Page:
Wednesday, July 25, 2012


The paintings of Dutch artist Johannes Vermeer (1632 - 1675) are popular subjects for ekphrastic poems.  (For an explanation of ekphrasis and ekphrastic poems, see my previous post.)  As only 31 paintings exist which can be firmly attributed to Vermeer, and another four or five about which there is some doubt, some of Vermeer's paintings, and their people who inhabit his paintings, appear in a number of poems by different poets.

Let's look at a few Vermeer poems.

Stephen Mitchell, poet and translator, writes about Vermeer's Young Woman with a Water Jug in his poem entitled, "Vermeer."

On first reading, the poem resembles a lovely, straightforward description:

          She stands by the table, poised
          at the center of your vision,
          with her left hand
          just barely on
          the pitcher's handle....

But go back to the epigraph which is in Latin, from the Bible's New Testament.  The short line from Luke 1: 48 translates as "For he hath regarded the low estate of his handmaiden ...."  The poem now enlarges and the figure described in Mary, after the Annunciation, when she knows she is pregnant with Jesus.

          How weightless her body feels
          as she stands, absorbed, within this
          fulfillment that has brought more
          than any harbinger could.

And, finally, the poet writes that this woman gazes fondly "as though the light at the window/were a new-born child."
* * *                                              * * *                                                        * * *    
Ira Sadoff's "Vermeer: Girl Interrupted At Her Music" approaches the painting in several interestingly-different ways.

Though Vermeer’s artwork typically centers around women, Sardoff has the man giving the music lesson as the main character.  In telling the “story” of the painting, Sardoff also invents what happened moments prior to the scene depicted by Vermeer:

            When her mother entered the room, he did not
            look up.  The young girl’s pale skin turned
            white as the shawl she wore…

After what the reader may assume is a quick inspection of the room and its two occupants, the mother leaves and between the girl and her teacher

            so heavy as speech would be uttered between them,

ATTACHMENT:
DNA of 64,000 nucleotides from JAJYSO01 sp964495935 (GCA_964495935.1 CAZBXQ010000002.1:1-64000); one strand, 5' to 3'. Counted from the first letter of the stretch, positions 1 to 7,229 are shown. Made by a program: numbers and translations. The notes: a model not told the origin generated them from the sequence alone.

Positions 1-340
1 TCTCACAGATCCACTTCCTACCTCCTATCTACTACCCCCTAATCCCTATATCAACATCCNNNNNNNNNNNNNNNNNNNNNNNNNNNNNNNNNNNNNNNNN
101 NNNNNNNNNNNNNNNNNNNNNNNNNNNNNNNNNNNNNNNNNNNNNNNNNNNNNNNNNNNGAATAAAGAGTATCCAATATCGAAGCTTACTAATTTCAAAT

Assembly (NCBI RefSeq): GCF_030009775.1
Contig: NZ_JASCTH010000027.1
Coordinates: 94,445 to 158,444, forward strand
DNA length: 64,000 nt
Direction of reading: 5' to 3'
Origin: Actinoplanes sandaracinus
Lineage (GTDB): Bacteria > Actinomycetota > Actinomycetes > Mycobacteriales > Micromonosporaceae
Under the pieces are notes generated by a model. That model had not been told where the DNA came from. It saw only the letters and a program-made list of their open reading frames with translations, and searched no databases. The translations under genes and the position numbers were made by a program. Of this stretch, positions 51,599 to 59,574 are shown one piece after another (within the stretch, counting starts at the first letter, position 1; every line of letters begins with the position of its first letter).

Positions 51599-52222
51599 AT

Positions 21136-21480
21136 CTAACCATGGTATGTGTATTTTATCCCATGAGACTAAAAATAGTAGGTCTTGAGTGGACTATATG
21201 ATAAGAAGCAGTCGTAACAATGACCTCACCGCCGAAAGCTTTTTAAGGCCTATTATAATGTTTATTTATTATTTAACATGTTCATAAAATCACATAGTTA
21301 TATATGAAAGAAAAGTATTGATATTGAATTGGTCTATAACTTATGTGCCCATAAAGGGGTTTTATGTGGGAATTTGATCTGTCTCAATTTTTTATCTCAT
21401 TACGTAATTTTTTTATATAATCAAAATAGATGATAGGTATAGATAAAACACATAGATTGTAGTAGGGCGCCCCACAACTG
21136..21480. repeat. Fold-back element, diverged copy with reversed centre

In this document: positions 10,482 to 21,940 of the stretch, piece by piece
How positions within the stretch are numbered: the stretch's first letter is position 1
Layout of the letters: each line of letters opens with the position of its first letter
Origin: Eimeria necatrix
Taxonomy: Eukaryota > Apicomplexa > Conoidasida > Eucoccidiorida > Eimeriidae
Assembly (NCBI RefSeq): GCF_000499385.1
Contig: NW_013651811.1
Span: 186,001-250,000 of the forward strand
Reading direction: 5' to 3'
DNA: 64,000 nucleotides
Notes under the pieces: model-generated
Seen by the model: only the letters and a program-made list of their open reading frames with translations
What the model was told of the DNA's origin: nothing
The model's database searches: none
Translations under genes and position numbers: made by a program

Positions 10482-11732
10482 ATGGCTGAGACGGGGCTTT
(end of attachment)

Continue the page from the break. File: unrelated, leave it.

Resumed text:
for there were still lessons to be learned,
            what was to be played would soon be played out.

The last line suggests the possibility of further, uninterrupted events between the man and the girl occurring beyond the moment of the painting.
* * *                                                     * * *                                      
On the other hand, Lawrence Raab’s “Great Art”

                                                                               Click here for Lawrence Raab's poem.

uses “Girl Asleep at a Table” by Vermeer

as merely an example to further his ideas and not as the main focus of his poem.  Raab establishes early that he dislikes paintings crowded with too many people and he’s most happy

            where you sense the artist changing his mind,
            and sometimes a shape’s been painted over,
            although the ghost of it remains.

He explains that Vermeer’s painting currently depicts a young woman who

            …leans on one hand, dreaming
            perhaps of love…

whereas x-rays show that at one time a man was in the painting.  (The subject of her dreams?)  Raab, pleased that Vermeer decided to leave out the man and “not to show that much.”  He concludes the poem with

            Let her keep her dreams to herself.
            Let the light be our secret.
There are many more than these three poems which include, or are about, Vermeer’s paintings.  They, like the poems discussed, use various methods to engage in ekphrastic writing.

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